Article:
I can’t imagine The City in the City being produced, say, 10 years ago. The explosion of ‘quality television’ has shown there is an appetite for complexity; for example, series three of Twin Peaks (2017) was typical Lynch in that events are never fully explained and he does shoot some scenes as longueurs. The second season of Twin Peaks failed because this weirdness was not allowed by the network.

The art direction (David Bowes) is superb, a scuzzy noir world that is a melange of times and places. The mixture of iconography (including I think East Germany (GDR) and Turkey), numerous accents and ethnicities give the programme a modern edge that is beyond postmodern eclecticism. In our world where borders are a key issue The City and the City is a timely and must-see broadcast.

Kiri (UK, 2018)

Home sweet home?

This Jack Thorne scripted four-parter (Rachel De-Lahay co-scripted one episode) touches a number of bases and bravely ends unhappily. Sarah Lancashire is her usual mesmerising self as a social worker who makes a human error with fatal consequences; the cast is uniformly strong, especially Lia Williams and Finn Bennett as mum and son in a family torn apart by Kiri’s murder. In addition to how the press cover social workers, which tends only to happen when it goes wrong and then they sit on a high horse and condemn, race is key as Kiri is black and her estranged father, an ex-drug dealer, is unsurprisingly a key suspect.

Of course not all is what it seems which could be a motto for middle class values and Thorne steers the focus toward the collapsing bourgeois family. The final scenes, where the son Si is taken to a private boarding school, show the true corruption at the heart of the narrative. The entitlement of the upper middle classes poisons public discourse (in the UK) in the press and politics; the ridiculous smear campaign against Labour leader Jeremy Corbyn this last week is the latest example. Corbyn’s politics do present a challenge to the status quo and those in power, both the press owners and conservative (of all parties) politicians, will do everything they can to hang on to it at the expense of everyone else.

Thorne, and director Euros Lynn, present the press as an undifferentiated pack that chase its prey for a story and not because they are interested in the truth. In a powerful scene Kiri’s foster mother (Williams) walks into their centre and gives them all photographs of the young girl reminding them of humanity. A powerful series.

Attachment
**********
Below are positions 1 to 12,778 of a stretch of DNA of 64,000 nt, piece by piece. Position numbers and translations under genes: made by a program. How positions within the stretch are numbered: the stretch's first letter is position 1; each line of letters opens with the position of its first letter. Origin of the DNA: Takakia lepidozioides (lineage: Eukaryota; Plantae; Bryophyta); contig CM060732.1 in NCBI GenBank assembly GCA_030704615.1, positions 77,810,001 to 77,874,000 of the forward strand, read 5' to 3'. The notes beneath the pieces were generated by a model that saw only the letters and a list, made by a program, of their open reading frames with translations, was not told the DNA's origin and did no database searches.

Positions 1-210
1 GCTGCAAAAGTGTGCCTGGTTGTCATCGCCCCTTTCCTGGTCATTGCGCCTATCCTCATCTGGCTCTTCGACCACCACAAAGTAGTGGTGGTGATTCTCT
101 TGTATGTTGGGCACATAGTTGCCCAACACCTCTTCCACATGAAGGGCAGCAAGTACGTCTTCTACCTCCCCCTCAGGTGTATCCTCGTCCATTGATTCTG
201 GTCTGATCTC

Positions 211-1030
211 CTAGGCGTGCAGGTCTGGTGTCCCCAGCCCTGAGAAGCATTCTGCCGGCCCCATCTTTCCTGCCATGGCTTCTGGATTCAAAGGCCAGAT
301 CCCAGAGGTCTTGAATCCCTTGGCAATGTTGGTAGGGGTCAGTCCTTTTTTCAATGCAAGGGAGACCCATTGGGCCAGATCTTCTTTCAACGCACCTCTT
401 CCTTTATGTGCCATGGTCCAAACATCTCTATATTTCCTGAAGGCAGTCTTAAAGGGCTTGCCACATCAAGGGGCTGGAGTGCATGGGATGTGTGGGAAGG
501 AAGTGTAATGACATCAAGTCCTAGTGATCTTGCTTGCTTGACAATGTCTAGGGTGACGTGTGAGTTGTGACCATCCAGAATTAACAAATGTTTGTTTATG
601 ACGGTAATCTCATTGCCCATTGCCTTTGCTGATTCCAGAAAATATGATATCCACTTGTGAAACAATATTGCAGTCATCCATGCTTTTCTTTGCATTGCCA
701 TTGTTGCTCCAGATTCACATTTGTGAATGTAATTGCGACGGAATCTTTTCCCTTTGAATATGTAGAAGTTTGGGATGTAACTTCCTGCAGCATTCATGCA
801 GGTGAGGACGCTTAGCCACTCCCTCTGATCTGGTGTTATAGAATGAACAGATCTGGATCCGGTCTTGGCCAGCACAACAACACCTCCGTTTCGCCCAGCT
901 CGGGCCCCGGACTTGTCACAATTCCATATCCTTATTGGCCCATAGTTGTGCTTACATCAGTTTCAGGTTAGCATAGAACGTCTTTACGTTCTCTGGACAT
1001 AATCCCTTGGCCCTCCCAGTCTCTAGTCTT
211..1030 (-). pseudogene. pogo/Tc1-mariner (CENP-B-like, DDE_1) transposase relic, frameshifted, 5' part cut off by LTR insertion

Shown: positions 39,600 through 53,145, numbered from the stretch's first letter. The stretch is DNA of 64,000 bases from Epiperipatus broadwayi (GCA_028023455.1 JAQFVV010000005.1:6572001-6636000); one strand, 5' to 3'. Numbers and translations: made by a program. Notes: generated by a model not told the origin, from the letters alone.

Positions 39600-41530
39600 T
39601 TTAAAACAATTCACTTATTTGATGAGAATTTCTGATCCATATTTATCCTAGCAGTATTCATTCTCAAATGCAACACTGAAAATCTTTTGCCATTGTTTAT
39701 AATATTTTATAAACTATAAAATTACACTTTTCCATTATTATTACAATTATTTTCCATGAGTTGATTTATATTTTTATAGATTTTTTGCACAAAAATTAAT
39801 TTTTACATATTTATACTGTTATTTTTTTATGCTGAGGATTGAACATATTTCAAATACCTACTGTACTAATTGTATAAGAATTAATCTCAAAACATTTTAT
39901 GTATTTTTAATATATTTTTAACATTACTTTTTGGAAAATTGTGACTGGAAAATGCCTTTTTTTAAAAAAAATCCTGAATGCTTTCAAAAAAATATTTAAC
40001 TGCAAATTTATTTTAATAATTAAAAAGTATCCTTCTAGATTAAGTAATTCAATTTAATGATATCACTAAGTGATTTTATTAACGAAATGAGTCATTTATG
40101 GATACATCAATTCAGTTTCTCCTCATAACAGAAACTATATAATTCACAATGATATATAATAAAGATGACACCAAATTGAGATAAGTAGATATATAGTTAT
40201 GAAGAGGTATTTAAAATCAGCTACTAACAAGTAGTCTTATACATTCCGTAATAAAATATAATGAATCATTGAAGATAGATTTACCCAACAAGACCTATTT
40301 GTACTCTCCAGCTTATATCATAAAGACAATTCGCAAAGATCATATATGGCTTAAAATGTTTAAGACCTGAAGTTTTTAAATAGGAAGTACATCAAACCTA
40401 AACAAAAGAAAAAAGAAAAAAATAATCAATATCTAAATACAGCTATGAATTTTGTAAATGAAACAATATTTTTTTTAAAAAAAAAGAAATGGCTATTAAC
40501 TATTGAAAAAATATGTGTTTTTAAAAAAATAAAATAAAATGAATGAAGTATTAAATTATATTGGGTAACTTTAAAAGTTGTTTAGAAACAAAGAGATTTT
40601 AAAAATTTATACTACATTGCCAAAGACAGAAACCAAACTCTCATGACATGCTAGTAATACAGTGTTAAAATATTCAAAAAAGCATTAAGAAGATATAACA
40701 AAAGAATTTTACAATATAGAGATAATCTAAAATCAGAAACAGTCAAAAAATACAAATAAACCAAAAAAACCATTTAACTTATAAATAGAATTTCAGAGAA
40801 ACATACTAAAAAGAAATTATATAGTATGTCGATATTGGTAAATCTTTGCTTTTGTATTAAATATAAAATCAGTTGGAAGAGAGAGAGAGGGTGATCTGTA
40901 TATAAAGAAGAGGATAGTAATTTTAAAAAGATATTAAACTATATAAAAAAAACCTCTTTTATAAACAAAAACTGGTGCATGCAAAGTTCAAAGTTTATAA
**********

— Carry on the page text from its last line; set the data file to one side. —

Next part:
Godless (US, 2017)

Rewriting rules

Two brilliant Netflix productions (the other’s Mudbound) within a month proves the worth of the subscription. If Mudbound should have been seen in the cinema, then Godless, as a series, belongs on television though it too would have looked great on the big screen. The Santa Fe locations are stunning and writer director Scott Frank produces some fantastic visuals. Frank has a long track record as a scriptwriter in Hollywood but only directed two feature films; he’s responsible for the whole eight hours (across seven episodes of varying length) of Godless.

While the Western pops up occasionally in feature films, the last I saw was the disappointing The Homesman (US-France, 2014), it remained a television staple in the latter years of the 20th century. I’m not sure how it’s fared since, though I thoroughly enjoyed HBO’s Deadwood (2004-06) – though I only saw season one. Godless, apparently, was marketed as a feminist Western, featuring a women-only town. One tweet pointed out that, despite this, women only had 38% of the dialogue in the first episode. I suspect the progressive claim was manufactured by the marketing department seeking a USP; though such Westerns aren’t unique – see The Ballad of Little Jo (1993). That’s not to say that women aren’t important, Michelle Dockery and Merritt Wever have great roles as outsiders who refused to be bowed. Their performances, indeed the cast are uniformly great, are excellent as are the protagonist, Jack O’Connell, and the antagonist, Jeff Daniels who has never been better.

In common with long form television, the narrative is fragmented with liberal flashbacks filling in the gaps. Dramatically this is valid and helps maintain the pace in a long narrative. There’s also time for diversions to puncture American myths, Mormons who massacre and blame the Indians for example; rewriting the Western, the genre that tells of the greatness of pioneers, is entirely appropriate as contemporary America implodes.